Gov. Phil Murphy (who is supposed to hold the state DOE accountable) did not respond to requests for comment (maybe because he and his wife give large donations to the School for Children with Hidden Intelligence). Inzelbuch and all other board members or administrators also declined comment.
But Strupp was able to get others to weigh in.
Richard Bozza, executive director of the New Jersey Association of School Administrators: “There is no compensation for any school district employee that approaches his compensation. Those numbers are unheard of anywhere else in the State of New Jersey.” Also, “The most unusual part about this is there is a fiscal monitor in Lakewood who has a responsibility for reviewing and approving his contract.”
The State DOE: “We are looking into the matter, but we can’t comment further.”
Paul Tractenberg, a former Rutgers law professor and an expert on public education, on the state DOE’s failure to rein Lakewood in: “The state is anteing up ever increasing amounts of money because the superintendent is certifying it is in need and, meanwhile, (Inzelbuch) is ratcheting up his outrageous fees and getting the district to pay more than it can spend. It is discouraging that the state is doing nothing at all to control this.”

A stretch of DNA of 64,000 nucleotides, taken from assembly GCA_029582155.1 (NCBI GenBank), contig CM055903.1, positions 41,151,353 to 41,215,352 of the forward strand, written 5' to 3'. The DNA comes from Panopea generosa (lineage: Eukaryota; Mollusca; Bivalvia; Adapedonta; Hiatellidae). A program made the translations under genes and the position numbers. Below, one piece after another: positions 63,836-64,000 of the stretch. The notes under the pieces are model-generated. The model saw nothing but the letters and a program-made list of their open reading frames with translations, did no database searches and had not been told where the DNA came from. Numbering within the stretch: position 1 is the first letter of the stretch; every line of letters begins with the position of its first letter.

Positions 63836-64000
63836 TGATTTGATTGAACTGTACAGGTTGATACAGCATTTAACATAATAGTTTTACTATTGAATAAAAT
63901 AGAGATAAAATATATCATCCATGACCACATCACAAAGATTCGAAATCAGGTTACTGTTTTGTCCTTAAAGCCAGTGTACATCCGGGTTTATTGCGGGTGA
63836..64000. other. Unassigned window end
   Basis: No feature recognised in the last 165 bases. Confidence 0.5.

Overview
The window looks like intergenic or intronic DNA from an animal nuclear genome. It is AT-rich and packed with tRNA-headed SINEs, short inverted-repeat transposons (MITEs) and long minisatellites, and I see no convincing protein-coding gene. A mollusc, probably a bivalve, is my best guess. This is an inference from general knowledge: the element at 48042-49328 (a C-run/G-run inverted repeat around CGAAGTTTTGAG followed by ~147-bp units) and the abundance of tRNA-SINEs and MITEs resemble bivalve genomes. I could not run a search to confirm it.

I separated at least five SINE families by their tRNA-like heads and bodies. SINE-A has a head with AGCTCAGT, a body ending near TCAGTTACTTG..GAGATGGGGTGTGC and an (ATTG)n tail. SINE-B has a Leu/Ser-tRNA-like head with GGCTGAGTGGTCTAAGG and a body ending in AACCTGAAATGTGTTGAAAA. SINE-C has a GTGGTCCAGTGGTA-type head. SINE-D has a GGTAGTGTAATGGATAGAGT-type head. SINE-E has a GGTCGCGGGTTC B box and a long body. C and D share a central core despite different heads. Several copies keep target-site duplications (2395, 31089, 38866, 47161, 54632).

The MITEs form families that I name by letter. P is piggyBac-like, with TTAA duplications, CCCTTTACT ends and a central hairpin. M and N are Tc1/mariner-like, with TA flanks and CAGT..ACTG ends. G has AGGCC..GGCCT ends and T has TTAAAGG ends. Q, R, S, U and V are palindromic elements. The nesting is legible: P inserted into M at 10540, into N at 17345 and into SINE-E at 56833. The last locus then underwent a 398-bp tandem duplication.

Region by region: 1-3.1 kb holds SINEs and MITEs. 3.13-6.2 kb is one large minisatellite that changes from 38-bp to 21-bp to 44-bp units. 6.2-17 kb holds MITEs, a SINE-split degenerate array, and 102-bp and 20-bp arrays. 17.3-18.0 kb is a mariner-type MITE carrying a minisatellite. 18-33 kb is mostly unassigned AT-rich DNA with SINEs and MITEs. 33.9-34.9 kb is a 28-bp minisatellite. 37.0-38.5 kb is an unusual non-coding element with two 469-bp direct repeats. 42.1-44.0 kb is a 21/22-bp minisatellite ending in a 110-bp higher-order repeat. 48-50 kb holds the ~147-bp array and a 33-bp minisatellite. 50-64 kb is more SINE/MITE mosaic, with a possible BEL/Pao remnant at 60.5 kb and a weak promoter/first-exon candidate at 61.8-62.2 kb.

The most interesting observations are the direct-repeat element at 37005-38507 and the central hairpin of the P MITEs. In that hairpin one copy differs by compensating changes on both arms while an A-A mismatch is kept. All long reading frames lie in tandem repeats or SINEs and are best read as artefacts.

Trachtenberg more generally on Inzelbuch’s contract: “My own view was, it was outrageous when it started and it sounds like it is doubly outrageous in a handful of years. The notion that a district that is struggling to find dollars to educate its students is laying out (hundreds of thousands of dollars) to its attorney is obscene and immoral as far as I am concerned.”
Bob Fishman, expert with the National Association of Legal Fee Analysis, on Inzelbuch’s invoices: “That would not be the way my firm would have handled it and it is not the way most firms would handle it.”
Education Law Center’s David Sciarra on Inzelbuch’s jacked-up invoices: “They don’t need a lawyer to deal with OPRA or talk to the press. He is coming up with a whole list of things to justify $50,000 a month, things that are typically done by administrators.” (See here for Ed Law Center’s formal complaint about Inzelbuch’s contract.)
Dawn Hiltner of NJEA, noting that Lakewood teachers are the lowest paid in Ocean County: “We can only hope that the board is as generous with the teachers’ contract as it is with Mr. Inzelbuch’s.”